Gault site: Clovis Man in Texas, 2008 dig

February 18, 2008

We owe a great debt to newspapers, especially those shunned by bloggers as MSM (“mainstream media”). This article in the Austin American-Statesman is a key exhibit.

While the minions and poobahs at the Texas Education Agency work to frustrate the teaching of evolution in science classes, real Texas scientists practicing real Texas science dig away at the Gault Site, an archaeological dig that recently has yielded 1.5 million artifacts from ancient Texans, Clovis Man, living 13,500 years ago.

So far nothing indicates any of these ancient people were Baptist or creationist. Surprisingly, perhaps, they didn’t play football, either.

Pamela LeBlanc, a digger at the site wrote the article in first person.

The pasture, named for the Gault family who once farmed the land, made its debut into professional archaeology in 1929 when J.E. Pearce, founder of the UT archaeology department, excavated here. Over the years, visitors could pay a fee to dig at the farm, hauling off what they found and leaving behind shallow craters.

Today, it’s considered the most prolific site of its kind. Gault has generated more than half of the excavated artifacts from the Clovis people, long considered the first human culture in America. Until recently, most archaeologists believed the Clovis came from Asia across the Bering Strait land bridge at the end of the last ice age about 13,500 years ago, walked down the ice-free corridor of Western Canada and slowly spread across the Americas.

Collins and others believe people arrived in the Americas much earlier, probably by boat along the North Atlantic and North Pacific shores. And they believe this site will help prove it. “What we’re trying to do here is expand on our knowledge of the peopling of the Americas,” Collins says.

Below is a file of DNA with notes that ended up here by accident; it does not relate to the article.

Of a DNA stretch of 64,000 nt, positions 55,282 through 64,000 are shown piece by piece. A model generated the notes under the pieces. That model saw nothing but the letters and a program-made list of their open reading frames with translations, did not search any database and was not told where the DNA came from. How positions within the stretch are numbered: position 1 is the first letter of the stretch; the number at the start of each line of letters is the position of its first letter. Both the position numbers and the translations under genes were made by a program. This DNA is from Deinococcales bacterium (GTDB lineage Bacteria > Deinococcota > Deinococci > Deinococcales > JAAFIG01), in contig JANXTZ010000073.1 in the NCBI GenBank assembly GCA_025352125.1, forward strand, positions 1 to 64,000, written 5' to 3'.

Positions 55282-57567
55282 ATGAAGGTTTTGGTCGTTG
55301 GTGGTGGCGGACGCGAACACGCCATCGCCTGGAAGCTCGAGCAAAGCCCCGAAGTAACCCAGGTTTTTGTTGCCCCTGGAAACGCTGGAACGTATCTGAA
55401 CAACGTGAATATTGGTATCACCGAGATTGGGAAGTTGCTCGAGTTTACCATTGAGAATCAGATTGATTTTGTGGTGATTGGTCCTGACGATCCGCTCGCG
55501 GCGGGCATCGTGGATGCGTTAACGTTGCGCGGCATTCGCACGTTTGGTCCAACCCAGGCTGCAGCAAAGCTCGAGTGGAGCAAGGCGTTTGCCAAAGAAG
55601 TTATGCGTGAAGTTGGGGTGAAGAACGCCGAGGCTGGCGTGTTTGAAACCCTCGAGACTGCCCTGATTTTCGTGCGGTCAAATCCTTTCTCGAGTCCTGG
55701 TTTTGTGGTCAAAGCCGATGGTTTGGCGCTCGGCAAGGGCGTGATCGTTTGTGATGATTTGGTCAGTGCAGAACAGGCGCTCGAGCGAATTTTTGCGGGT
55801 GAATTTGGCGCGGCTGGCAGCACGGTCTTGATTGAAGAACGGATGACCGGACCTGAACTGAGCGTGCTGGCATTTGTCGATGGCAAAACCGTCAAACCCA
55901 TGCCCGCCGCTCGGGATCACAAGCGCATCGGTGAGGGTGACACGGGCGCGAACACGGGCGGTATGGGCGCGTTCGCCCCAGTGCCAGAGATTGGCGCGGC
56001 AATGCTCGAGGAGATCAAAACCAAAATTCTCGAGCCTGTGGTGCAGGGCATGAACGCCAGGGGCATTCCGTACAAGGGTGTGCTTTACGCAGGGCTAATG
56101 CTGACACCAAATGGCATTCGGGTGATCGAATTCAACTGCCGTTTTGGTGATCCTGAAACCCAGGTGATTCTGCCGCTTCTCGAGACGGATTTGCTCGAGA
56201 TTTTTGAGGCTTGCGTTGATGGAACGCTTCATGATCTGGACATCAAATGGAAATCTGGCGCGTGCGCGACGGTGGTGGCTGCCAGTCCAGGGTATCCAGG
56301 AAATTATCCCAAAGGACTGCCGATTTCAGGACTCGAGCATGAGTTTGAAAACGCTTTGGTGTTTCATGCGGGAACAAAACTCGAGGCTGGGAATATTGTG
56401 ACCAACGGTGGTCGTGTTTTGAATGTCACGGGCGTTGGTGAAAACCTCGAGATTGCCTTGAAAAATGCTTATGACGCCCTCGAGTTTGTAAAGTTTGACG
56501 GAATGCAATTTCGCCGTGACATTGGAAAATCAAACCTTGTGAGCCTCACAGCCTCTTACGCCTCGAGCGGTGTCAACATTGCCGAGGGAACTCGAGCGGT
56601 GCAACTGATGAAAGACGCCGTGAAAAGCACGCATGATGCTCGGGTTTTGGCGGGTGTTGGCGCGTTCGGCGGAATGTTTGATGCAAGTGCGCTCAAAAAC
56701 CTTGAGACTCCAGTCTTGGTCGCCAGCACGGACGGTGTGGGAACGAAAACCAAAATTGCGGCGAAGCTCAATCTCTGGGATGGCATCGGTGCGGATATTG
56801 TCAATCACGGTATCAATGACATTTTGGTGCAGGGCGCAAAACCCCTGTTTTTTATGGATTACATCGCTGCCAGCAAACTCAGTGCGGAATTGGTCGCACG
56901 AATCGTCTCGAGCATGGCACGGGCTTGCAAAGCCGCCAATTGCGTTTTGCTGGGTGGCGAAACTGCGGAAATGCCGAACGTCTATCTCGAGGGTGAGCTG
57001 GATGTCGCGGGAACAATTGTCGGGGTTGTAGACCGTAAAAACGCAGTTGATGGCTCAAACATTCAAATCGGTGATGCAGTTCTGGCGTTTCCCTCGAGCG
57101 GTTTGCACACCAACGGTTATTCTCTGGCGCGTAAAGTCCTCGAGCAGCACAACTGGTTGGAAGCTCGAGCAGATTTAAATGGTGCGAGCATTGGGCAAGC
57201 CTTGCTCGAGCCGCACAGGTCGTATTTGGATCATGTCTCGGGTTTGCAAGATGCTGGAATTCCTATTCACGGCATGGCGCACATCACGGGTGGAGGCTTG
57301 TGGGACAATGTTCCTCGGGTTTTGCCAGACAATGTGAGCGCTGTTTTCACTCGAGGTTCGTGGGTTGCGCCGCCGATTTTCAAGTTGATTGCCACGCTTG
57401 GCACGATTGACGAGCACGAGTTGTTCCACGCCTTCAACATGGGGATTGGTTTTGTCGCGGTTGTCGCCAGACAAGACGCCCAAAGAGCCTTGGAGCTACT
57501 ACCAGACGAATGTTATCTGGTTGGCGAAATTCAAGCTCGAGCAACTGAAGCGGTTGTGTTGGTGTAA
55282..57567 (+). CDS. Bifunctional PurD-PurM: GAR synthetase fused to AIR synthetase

Even better, you can volunteer to help out at the site, to dig for prehistoric information.

To volunteer at the Gault site, contact Cinda Timperley at ctimperley@austin.rr.com. Membership in the Gault School of Archaeological Research is not required to volunteer, but members have priority. Membership is $10 for students; $45 for adults; and $65 for families. The school also needs non-monetary donations of everything from equipment to electrical work. For more information, call 471-5982.

Not only does the Austin paper print news that sticks in the craw of Don McLeroy, they give details on how you can participate in making such news.

Newspapers. Gotta love ’em.

Tip of the old scrub brush to Remote Central.

Also see Pamela LeBlanc’s earlier story about Lucy in Houson.

Texas A&M undergrads at Gault site, Texas Archaeological Society photo

Texas A&M undergraduate diggers at Gault site, earlier; Texas Archaeological Society photo.


More carnivalia, stoned version

February 18, 2008

Oh, remember to check out the latest 4 Stone Hearth.  This carnival of archaeology was posted at Our Cultural World last week, its 34th outing.

John Hawks has a post featured about Neandertal’s roaming habits, all determined from a tooth.  Interesting archaeology, interesting anthropology, and just how can they tell all that from one tooth? Hawks’ blog has articles I’ll use in U.S. history, world history, psychology, and maybe economics.  One of the best things about 4 Stone Hearth is the way it points to outstanding sources.

Got a tagger in your classroom?  He (rarely a she) may be interested in ancient taggers — if we may call them that.

If you live on the Pacific coast, or in the Caribbean, should you worry about your local volcano?  A Very Remote Period Indeed pointed to a paper that suggests the hominids found at Dmanisi were a family killed by a volcanic eruption — perhaps your local volcano can help you become immortal, after a fashion?